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FDIC Consumer News - Spring 2002

Important Update: Changes in FDIC Deposit Insurance Coverage

The FDIC deposit insurance rules have undergone a series of changes starting in the fall of 2008. As a result, certain previously published information related to FDIC insurance coverage may not reflect the current rules. For details about the changes, visit Changes in FDIC Deposit Insurance Coverage. For more information about FDIC insurance, go to www.fdic.gov/deposit/deposits/index.html or call toll-free 1-877-ASK-FDIC (1-877-275-3342). For the hearing-impaired, the number is 1-800-925-4618.


There's No Such Thing As a Free-Lunch Loan

Advertisements for loans touting easy terms are tempting. They can be good deals, but you must read the fine print:

"Zero Percent Financing" on auto loans. Often these loans are for 12, 24 or 36 months, not the 48 or 60 months many people choose to keep monthly payments down. If you opt for a shorter loan term, be sure you can make the monthly payments. Also look for any hidden fees.

"Zero Percent Interest" on a credit card. These offers usually are for limited purposes and time periods,

Do You Have Questions About Credit Cards or Debit Cards?
We'd like to know. Write by September 15th to: Jay Rosenstein, Editor, FDIC Consumer News, 3501 N. Fairfax Drive, Room MB-7100, Arlington, VA 22226. You can also send an e-mail to jrosenstein@fdic.gov or a fax to (202) 898-3870. Please include your name, address and phone number. No names will appear in print without permission.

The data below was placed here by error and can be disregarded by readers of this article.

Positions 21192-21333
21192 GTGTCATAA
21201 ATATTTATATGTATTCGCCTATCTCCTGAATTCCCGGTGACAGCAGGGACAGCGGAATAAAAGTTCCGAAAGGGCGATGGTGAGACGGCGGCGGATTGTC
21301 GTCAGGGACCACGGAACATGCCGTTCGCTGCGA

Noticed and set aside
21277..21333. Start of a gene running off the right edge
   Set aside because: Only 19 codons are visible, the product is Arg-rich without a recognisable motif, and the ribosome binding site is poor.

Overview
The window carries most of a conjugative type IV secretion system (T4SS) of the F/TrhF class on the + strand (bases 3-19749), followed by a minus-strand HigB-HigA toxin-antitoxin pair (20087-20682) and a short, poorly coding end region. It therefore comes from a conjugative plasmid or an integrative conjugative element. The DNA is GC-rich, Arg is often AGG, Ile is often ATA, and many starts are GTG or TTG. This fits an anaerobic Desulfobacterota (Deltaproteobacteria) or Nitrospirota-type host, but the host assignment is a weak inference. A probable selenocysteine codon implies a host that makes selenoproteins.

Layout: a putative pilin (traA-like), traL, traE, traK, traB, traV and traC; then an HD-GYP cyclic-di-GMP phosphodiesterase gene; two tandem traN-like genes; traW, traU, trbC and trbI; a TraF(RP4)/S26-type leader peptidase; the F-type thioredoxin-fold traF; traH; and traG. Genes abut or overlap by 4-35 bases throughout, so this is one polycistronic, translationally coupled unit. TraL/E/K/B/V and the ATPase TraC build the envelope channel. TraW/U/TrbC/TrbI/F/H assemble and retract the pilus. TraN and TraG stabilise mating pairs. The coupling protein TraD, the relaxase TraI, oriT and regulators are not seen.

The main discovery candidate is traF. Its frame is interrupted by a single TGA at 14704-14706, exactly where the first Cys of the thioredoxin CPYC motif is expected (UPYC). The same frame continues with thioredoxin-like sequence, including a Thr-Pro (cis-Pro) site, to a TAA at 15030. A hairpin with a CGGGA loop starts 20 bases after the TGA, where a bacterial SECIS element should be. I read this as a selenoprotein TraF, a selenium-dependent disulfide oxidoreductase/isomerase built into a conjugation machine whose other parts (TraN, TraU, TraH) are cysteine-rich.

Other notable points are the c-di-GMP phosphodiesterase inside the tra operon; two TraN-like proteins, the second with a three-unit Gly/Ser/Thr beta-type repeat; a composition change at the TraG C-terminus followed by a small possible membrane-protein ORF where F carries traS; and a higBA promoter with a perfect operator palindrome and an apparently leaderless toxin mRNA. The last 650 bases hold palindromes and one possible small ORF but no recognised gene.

such as no interest charges for three months on new purchases or on any balance you transfer from another credit card. "This may be a good option, but you've got to read all the documentation and do the math," says Janet Kincaid, a senior consumer affairs officer with the FDIC. For example, if you don't pay the balance by the due date, you will incur interest. Also find out if there's a balance transfer fee or an annual fee. These charges could be sizable—so high, in fact, that the zero-percent offer may cost more than a card with a higher interest rate but not the other fees.

"Add the Closing Costs" to your mortgage. You're not getting out of paying the closing costs—they're added to the loan balance, so your monthly payments will increase plus you'll be paying interest on the closing costs. And, if adding the closing costs to the loan balance results in a down payment on the loan of less than 20 percent of the home's value, you will probably have to purchase private mortgage insurance (PMI), which protects the lender if you stop making mortgage payments. PMI can cost $40 to $70 per month for the typical mortgage loan.

"No Payments on Merchandise Until Next Year." Even though you won't make payments for several months, if interest is being charged from the date of purchase, as is often the case, you can end up paying much more for an item than you expected. Also, if you don't pay for the merchandise in full by the end of the specified period, you may be charged interest from the date of purchase.


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Last Updated 05/20/2002 communications@fdic.gov